April 16, 2011 - Fires in Indochina

Fires in Indochina

On April 7, 2011 the Moderate Resolution Imaging Spectrometer aboard NASA’s Aqua satellite detected hundreds of fires burning in Indochina, suggesting that the winter fire season has not yet been quenched by spring rains. The dry season in the region runs from December to April, and is a time of sunny skies, scant rainfall, mild temperatures and low humidity. By June the tropical monsoon season begins, and normally continues until September, bringing with cloudy, rainy, hot and humid weather.

The dry season coincides with the end of the summer crops and the preparation of the land for planting. Fire is used to clear old fields, to return nutrients to the soils to ready the ground for planting, to clear weeds from pastureland so grasses will grow, and to clear forested land. During the dry season, the weather makes agricultural fires easy to star but difficult to control.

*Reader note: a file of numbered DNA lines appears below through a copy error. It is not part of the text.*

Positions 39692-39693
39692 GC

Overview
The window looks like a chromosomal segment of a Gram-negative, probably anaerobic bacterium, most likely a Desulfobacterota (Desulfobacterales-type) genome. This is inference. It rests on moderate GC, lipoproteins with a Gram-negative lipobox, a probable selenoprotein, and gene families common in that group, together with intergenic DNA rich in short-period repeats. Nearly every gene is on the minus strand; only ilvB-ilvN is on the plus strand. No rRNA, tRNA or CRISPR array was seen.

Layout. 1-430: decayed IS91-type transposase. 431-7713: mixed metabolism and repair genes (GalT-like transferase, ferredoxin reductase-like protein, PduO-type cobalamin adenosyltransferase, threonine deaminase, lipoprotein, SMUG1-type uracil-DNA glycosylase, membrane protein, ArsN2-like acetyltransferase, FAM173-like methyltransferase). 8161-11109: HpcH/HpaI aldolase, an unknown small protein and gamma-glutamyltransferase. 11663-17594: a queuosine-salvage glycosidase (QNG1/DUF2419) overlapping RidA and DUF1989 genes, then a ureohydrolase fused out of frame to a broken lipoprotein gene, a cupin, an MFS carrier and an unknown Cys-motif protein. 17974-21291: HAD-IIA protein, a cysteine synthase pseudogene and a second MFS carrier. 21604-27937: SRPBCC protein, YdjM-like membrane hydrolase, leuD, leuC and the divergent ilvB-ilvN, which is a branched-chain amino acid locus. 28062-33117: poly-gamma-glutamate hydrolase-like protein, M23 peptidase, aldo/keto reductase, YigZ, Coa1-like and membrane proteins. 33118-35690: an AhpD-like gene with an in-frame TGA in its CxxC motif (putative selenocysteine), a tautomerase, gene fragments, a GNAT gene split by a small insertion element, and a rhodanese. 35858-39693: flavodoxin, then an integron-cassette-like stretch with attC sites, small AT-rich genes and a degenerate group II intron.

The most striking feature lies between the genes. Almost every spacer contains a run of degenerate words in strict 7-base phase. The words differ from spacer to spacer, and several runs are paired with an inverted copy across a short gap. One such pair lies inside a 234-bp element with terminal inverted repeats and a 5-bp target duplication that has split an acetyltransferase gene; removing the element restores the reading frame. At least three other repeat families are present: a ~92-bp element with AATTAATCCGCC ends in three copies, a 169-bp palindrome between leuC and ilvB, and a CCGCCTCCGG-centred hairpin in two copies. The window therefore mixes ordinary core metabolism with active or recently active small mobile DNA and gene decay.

In this image, most of the fires appear to be clustered in the rugged forest regions, especially in Myanmar (Burma) and on the border between India (to the north) and Bangladesh (to the west). The fires in the eastern section of the image, however, appear to be burning in tan areas, which indicate dry vegetation. The location, widespread nature and number of fires suggest that these fires were deliberately set to manage land. The fires in the dark green area are likely to be used for clearing forest, while those in the tan areas are more likely to be used for cropland or pasture management.

In some areas, plumes of blue-gray smoke pour from red hotspots, blowing mostly to the southeast. In the eastern section of the image, smoke hangs over the flat valleys. While fire helps enhance crops and grasses for pasture, fire also produces smoke that degrades air quality in the region.

Image Facts
Satellite: Aqua
Date Acquired: 4/7/2011
Resolutions: 1km ( B), 500m ( B), 250m ( B)
Bands Used: 1,4,3
Image Credit: Jeff Schmaltz, MODIS Land Rapid Response Team, NASA GSFC